What to Expect: Indiana at Illinois
Indiana returns to action on Thursday when it takes on Illinois at the State Farm Center. The Fighting Illini have won four straight and are 13-5 overall and 4-3 in the Big Ten.
Thursday’s game will tip at 8:30 p.m. ET on BTN:
Indiana snapped a 3-game losing streak last weekend with a comfortable 63-45 win against Wisconsin in Bloomington on Saturday. We’ll quickly learn if the defense exhibited in its win over the Badgers was a one-game thing or the beginning of a turnaround.
Illinois, one of the preseason favorites to win the Big Ten, went 3-4 in a stretch of games from Dec. 2 through Jan. 4 that included three losses by 13 or more points. The Fighting Illini have since won four straight and are close to reentering the Associated Press top 25.
MEET THE FIGHTING ILLINI
The Illinois roster underwent significant changes in the offseason. Trent Frazier, one of the league’s best defenders, graduated. Kofi Cockburn left to pursue a professional career. Andre Curbelo transferred to St. John’s and Jacob Grandison transferred to Duke. Alfonso Plummer left to play professionally.
The only returning players in the current rotation are Coleman Hawkins and RJ Melendez.
The backcourt rotation is more settled as freshman Skyy Clark stepped away from the team after a 73-60 loss at Northwestern on Jan. 4. Illinois is 4-0 since Clark left the team.
Freshman Sencire Harris and Texas Tech transfer Terrence Shannon have been starting in the backcourt with freshman Jayden Epps logging major minutes off the bench.
There may not be a more talented guard in the Big Ten than Shannon. The Chicago native played three seasons for Chris Beard in Lubbock before transferring back to his home state. Shannon’s 17.6 points per game lead the Illini and his 3.2 assists per game are second on the roster. He’s also averaging 5.7 rebounds in 31.2 minutes per game.
Shannon gets to the line frequently, ranking 89th nationally in free throw rate (FTA/FGA) as of Wednesday morning. Shannon has attempted 118 free throws in 18 games and is connecting at a 78 percent clip. At 6-foot-6 and 225 pounds, Shannon is a matchup problem for smaller guards and loves to go left.
Harris is a 6-foot-4, 160-pound guard from Ohio who was a top-100 recruit. He’s averaging just 3.9 points on 44.2 percent shooting on 2s and 34.5 percent on 3s.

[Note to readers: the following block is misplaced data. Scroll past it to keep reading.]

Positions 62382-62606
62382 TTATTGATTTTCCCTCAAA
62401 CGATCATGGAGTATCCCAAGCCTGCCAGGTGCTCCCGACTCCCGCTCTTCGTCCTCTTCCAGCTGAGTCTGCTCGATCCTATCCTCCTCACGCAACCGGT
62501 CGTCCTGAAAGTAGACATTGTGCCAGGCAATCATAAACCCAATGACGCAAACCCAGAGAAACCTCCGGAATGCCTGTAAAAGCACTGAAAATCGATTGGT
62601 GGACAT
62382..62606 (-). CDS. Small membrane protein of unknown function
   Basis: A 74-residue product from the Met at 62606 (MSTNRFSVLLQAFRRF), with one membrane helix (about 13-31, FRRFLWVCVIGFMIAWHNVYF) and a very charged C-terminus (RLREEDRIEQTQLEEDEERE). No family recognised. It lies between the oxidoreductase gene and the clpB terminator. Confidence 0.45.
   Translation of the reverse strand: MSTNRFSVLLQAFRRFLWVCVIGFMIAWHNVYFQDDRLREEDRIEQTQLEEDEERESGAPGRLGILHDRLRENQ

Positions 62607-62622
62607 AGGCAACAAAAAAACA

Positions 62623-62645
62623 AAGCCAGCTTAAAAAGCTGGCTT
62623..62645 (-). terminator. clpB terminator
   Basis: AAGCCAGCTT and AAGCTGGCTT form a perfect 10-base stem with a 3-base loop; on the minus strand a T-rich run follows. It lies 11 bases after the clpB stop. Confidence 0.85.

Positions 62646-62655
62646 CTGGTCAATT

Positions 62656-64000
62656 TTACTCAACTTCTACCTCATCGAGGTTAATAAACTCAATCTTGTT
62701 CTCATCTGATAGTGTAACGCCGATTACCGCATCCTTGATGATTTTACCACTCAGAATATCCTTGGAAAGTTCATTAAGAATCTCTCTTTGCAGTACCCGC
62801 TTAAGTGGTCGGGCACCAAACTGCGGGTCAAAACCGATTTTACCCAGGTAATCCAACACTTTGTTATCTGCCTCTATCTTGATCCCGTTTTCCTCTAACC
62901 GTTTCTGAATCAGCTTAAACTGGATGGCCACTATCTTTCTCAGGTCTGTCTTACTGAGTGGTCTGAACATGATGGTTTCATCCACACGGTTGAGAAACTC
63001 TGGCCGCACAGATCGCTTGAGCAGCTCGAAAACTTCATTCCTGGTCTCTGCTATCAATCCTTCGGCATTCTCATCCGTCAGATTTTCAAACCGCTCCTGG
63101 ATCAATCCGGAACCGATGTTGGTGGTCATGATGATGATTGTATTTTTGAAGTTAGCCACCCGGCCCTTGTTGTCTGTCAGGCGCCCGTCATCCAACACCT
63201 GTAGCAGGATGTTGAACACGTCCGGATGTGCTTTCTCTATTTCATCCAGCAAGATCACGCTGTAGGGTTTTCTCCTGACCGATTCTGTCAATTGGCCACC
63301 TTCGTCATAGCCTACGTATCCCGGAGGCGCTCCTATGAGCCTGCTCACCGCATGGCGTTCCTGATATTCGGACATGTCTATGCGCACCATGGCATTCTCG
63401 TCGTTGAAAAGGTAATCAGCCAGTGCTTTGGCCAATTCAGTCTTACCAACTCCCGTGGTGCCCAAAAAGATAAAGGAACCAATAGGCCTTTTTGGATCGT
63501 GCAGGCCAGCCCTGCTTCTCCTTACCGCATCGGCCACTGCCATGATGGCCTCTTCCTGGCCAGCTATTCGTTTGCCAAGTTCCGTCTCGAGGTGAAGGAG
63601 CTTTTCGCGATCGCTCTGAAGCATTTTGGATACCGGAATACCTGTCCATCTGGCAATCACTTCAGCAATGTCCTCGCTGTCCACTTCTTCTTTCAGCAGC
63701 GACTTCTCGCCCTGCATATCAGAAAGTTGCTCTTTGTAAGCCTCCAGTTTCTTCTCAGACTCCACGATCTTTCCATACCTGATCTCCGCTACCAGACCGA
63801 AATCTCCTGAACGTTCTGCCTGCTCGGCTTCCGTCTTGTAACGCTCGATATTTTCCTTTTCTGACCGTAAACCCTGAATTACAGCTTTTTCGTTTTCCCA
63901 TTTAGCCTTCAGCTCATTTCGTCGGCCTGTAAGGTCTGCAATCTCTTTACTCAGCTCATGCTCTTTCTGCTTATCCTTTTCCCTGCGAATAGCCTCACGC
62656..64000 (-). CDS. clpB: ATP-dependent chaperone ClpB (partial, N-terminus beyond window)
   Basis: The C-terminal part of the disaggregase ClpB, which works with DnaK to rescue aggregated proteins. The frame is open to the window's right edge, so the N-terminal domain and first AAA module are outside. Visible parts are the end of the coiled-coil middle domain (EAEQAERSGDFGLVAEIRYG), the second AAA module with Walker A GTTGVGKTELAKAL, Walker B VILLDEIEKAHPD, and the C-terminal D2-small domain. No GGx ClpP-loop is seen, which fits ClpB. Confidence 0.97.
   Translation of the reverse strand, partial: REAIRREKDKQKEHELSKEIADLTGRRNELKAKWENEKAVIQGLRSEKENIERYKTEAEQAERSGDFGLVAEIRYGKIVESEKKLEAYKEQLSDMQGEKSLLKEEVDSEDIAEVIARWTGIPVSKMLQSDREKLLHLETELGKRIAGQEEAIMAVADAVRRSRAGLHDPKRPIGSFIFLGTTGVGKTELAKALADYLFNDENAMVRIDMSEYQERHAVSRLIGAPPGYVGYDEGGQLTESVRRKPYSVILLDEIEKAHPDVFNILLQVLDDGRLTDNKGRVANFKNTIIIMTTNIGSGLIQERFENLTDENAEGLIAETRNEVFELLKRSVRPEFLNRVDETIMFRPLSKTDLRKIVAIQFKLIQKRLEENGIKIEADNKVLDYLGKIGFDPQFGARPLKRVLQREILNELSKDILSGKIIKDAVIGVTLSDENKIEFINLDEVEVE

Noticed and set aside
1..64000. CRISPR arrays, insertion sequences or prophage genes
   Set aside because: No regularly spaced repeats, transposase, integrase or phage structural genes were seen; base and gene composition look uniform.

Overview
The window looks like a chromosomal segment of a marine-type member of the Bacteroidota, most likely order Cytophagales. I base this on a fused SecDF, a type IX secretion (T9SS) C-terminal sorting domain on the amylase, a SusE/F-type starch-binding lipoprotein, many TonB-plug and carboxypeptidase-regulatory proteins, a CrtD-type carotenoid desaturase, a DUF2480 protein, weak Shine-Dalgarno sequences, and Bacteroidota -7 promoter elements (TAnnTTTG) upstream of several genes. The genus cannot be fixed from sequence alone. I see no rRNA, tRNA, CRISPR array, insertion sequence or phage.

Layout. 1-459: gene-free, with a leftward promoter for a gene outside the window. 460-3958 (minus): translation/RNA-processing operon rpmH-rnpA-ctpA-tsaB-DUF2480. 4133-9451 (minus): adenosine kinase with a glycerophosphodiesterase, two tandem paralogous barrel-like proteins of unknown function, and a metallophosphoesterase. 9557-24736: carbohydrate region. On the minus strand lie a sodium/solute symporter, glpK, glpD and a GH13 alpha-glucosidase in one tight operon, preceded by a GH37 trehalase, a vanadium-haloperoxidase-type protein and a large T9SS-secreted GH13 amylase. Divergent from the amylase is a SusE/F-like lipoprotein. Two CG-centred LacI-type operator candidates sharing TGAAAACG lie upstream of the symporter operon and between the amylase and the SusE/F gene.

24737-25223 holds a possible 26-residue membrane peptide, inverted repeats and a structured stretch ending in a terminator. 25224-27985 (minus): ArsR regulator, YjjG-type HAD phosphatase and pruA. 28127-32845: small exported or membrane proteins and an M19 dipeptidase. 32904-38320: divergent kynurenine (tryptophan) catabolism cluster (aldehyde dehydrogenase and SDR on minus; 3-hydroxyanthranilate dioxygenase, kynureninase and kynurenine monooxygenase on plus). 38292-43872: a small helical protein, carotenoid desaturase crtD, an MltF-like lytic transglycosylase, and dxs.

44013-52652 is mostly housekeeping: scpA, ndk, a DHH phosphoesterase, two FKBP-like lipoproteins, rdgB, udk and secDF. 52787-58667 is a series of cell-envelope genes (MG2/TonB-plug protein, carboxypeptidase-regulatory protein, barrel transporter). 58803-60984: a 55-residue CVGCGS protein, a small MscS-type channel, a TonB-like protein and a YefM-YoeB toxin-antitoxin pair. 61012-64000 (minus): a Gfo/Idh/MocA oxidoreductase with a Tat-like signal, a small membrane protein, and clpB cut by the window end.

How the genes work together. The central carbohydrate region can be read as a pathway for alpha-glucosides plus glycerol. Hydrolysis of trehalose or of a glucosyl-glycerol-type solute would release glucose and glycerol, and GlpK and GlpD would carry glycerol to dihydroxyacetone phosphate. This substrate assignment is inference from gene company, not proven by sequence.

The 6-foot-2 Epps has been one of the best freshman guards in the Big Ten. In 24.9 minutes per game, the Norfolk, Virginia native averages 9.7 points and shoots 37.3 percent on 3s.
Melendez, a 6-foot-7 sophomore from Puerto Rico, comes off the bench and takes a lot of perimeter shots. According to KenPom Plus, Melendez is shooting 25.8 percent on 3s, 41.2 percent on long 2s and 69.6 percent on short 2s.
Freshman Ty Rodgers is also in the wing rotation off the bench and averages 2.2 points in 14.9 minutes per game. The 6-foot-6 wing is a native of Saginaw, Michigan.
The Illinois frontcourt has incredible size with the 6-foot-10 Hawkins, 6-foot-9 Matthew Mayer and 6-foot-9 Dain Dainja. Indiana fans will remember Hawkins for his incredible performance in last season’s Big Ten tournament. He dropped 18 points and made four 3s in a narrow loss to the Hoosiers. The Sacramento native is only a career 30.5 percent 3-point shooter, but can get hot quickly. Hawkins averages 9.7 points, 6.1 rebounds and 3.3 assists in 30.2 minutes per game, which shows his impressive versatility.
Mayer won a national championship and played four seasons at Baylor before his arrival in Champaign last summer. As UMHoops points out below, Mayer has been terrific over the last 10 games:
Illinois wing Matthew Mayer is starting to figure it out.
He's avg 15.4 PPG, 59.1% on twos and 43.5% on threes over the last 10 games. That's a 126.1 ORtg on 22.4% usage compared to 101.2 on 18.2% to start the year. pic.twitter.com/Q2OOVvnbGX
— Dylan Burkhardt (@umhoops) January 17, 2023
For the season, Mayer is shooting 37.4 percent on 3s in 23.1 minutes per game.
Dainja sat out last season after transferring from Baylor and is a legitimate post-scorer. In 18.9 minutes per game, he’s averaging 10.4 points and 5.8 rebounds and is shooting 71.8 percent on 2s.
All stats are conference-only and are through Tuesday’s games.
The Illini have the league’s fifth-best offense and fourth-best defense through seven conference games.
Illinois is shooting 53.1 percent on 2s in league play, which leads the league, and just 32 percent on 3s, which is 13th.
Defensively, Illinois allows league foes to shoot only 44.5 percent on 2s and has the highest block percentage in the conference at 17.2 percent. The Illini switch frequently on defense.
Keeping opponents off the free throw line has been challenging for Brad Underwood’s team. Illinois has the second-worst opponent free throw rate (FTA/FGA) in the conference at 32.1 percent. The Illini don’t force many turnovers, but their size and versatility in the frontcourt make it difficult for opponents to get clean looks near the basket.
WHAT IT COMES DOWN TO
The KenPom projection is Illinois by four with only a 34 percent chance of an Indiana victory. The Sagarin numbers like Illinois by close to 5.5 points.
Illinois is arguably the most talented team in the Big Ten and appears to be figuring things out at the right time. Clark’s leave of absence has settled others into more defined roles and the frontcourt trio of Dainja, Hawkins and Mayer is a matchup problem for most of the league. Throw in Shannon as arguably the most talented wing playmaker in the conference and Thursday is an uphill battle for an Indiana team down two starters.
The Hoosiers have been a poor road team for most of Mike Woodson’s tenure in Bloomington. The Hoosiers only have one true road win against a team ranked better than 83rd in KenPom under Woodson and that came earlier this season at Xavier.
Filed to: Illinois Fighting Illini